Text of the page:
I hope these 7 tips will help you make your next presentation abroad as memorable as the one I’ve seen back in Switzerland so many years ago. What tips do you have to make presentations to a foreign audience more effective?
Could it be that some of the most memorable speeches have a common structure? They most definitely do according to Nancy Duarte. She uncovers a secret structure that move the audience repetitively from “what is” to “what could be” states of awareness.
Duarte compares Martin Luther King’s “I have a dream” speech to Steve Jobs’s iPhone launch. Her research paid attention to when the speakers were talking about the status quo versus an improved future. The way she uses graphs to display how the speakers involve their audience (by evoking laughter and applause) is superb.
The reason I find this presentation so worthwhile to watch is not its content, the graphics, or the knowledge that great presentations share a common structure. My reason for liking it is the way Duarte delivers her message. Pay attention to her voice inflection, the rate of speech, and the pauses she makes. I believe if you can deliver a presentation with the same skill and enthusiasm, your presentation will have a great chance to be remembered. If, in addition, you deliver it with a similar structure as outlined by Duarte and sprinkle some interesting stories in-between, you’ve got it made.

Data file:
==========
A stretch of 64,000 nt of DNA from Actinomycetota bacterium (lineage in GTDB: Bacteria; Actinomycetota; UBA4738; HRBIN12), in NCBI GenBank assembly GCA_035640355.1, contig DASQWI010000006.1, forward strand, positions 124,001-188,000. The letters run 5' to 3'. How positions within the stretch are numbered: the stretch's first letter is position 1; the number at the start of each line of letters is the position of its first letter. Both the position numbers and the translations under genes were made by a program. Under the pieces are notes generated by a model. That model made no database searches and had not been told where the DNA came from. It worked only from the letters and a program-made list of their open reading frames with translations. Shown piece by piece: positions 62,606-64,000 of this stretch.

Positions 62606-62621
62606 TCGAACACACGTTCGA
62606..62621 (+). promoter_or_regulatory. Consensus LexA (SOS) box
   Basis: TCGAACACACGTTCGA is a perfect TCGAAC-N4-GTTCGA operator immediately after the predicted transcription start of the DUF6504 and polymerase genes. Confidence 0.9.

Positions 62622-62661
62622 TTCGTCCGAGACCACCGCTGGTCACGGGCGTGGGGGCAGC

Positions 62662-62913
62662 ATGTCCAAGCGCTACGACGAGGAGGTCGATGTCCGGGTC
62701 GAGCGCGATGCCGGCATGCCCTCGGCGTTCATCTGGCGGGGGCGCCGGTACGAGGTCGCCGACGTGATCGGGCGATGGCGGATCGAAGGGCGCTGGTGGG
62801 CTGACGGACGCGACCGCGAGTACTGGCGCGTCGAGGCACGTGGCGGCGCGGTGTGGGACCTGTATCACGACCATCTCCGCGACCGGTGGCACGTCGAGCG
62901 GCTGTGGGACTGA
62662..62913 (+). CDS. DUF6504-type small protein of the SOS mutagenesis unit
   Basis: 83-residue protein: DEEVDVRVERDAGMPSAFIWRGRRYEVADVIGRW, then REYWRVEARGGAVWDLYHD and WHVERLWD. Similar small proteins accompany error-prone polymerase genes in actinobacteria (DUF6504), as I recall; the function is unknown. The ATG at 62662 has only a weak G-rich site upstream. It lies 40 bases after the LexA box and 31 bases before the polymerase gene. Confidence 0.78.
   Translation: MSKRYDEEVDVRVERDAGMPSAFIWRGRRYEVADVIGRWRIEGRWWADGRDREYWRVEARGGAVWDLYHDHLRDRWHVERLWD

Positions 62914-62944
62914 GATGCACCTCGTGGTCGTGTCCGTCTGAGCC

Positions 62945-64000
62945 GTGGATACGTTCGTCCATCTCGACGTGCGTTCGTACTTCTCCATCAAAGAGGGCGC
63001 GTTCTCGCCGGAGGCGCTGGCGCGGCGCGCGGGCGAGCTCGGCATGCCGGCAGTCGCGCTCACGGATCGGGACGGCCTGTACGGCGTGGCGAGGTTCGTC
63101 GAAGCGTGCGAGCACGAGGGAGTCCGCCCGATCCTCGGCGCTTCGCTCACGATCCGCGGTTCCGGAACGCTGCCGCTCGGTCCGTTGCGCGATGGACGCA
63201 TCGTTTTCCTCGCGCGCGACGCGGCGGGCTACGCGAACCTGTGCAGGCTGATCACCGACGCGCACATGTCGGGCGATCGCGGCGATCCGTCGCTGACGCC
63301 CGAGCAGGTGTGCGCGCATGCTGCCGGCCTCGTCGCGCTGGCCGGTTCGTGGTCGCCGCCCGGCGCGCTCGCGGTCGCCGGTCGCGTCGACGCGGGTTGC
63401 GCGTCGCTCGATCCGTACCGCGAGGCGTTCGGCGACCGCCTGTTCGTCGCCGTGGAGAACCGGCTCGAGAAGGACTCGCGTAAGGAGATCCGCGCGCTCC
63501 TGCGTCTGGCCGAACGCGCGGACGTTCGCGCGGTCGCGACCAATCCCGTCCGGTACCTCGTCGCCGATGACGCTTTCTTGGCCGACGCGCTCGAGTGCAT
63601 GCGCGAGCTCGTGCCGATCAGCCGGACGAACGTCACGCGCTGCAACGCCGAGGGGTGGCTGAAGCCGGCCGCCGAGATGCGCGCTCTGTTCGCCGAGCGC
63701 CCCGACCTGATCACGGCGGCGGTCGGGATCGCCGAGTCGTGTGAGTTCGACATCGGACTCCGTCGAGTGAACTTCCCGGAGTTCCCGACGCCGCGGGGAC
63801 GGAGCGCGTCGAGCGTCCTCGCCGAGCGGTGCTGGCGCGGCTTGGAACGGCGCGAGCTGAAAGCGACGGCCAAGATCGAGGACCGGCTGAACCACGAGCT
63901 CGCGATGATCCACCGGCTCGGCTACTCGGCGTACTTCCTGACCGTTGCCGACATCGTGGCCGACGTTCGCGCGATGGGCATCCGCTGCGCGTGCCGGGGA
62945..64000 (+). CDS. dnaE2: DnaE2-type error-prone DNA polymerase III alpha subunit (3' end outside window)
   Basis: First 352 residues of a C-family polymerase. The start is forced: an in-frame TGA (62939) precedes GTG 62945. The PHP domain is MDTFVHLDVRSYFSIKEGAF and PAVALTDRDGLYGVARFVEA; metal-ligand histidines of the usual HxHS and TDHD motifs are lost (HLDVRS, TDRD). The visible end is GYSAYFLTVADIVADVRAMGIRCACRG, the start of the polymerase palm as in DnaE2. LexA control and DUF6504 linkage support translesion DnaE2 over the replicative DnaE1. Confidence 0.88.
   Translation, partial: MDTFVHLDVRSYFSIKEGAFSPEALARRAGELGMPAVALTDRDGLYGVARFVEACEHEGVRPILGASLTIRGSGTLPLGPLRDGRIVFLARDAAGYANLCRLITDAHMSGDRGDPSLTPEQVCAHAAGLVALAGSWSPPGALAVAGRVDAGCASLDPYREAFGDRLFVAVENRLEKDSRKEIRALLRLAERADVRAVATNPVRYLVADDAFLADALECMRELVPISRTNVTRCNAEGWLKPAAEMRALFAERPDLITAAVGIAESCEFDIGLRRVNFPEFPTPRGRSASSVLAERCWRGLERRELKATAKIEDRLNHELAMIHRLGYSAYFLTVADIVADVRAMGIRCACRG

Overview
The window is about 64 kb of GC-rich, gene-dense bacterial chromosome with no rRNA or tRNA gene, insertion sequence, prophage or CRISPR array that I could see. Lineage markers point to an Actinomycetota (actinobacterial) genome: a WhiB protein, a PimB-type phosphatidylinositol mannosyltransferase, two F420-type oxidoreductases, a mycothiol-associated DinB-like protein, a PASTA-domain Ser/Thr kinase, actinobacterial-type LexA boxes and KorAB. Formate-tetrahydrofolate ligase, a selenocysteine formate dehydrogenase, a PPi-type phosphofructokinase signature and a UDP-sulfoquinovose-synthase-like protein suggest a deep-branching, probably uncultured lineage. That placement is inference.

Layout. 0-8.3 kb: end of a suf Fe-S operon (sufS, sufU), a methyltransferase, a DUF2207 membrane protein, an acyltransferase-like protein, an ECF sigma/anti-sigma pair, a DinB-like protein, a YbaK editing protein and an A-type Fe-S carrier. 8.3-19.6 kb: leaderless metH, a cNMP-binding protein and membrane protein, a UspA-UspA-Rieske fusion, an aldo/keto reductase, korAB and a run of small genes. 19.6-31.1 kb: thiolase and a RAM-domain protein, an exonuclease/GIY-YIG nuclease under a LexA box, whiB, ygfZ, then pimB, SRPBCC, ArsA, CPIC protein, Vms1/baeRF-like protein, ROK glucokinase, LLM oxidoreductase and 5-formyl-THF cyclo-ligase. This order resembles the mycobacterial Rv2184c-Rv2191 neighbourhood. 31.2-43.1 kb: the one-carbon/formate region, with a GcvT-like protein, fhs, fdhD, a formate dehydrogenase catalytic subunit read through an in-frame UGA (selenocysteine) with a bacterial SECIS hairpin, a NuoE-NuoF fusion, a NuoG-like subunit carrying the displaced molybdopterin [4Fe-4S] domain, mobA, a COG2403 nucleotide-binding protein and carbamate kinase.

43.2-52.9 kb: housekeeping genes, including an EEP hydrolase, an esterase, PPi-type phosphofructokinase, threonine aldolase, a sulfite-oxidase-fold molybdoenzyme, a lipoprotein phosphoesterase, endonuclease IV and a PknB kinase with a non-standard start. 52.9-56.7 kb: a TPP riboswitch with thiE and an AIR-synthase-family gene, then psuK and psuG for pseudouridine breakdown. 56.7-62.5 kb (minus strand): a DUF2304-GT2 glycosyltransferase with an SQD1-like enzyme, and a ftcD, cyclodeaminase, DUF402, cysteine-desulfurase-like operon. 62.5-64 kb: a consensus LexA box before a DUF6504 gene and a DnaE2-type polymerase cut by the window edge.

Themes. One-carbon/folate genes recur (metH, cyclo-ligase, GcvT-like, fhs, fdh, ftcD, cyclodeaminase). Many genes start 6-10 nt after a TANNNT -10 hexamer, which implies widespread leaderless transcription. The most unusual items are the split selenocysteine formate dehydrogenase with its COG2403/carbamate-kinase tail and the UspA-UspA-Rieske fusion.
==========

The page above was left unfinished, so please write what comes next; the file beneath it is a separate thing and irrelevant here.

Leave it to the ultra democratic Swiss to come up with a political party that wants to minimize (or even eradicate) the use of PowerPoint* in today’s business, government, and educational environments.
The Anti PowerPoint Party is open for people from all over the world. Its defined goal is a referendum in order to seek for a prohibition of PowerPoint* during presentations. The real aim of the referendum, however, is to lift the PowerPoint* issue, both to the awareness of the Swiss people and to the awareness of the world population. They don’t really want to prohibit anything to anybody – through this virtual claim they only want people to have a look at the existing solutions and consider alternative approaches for their presentations.
In the words of Matthias Poehm, the party’s founder: “In over 14 years of public-speaking training, I have noticed that the use of a flip chart beats PowerPoint in 95 out of 100 cases. This is not wishful thinking on my part but proven experience.”
As someone who has sat through too many boring presentations — and helps presenters to make theirs more interesting — I can only applaud this move. Naturally, I’ve joined the APPP. Head over to the official website to join as well.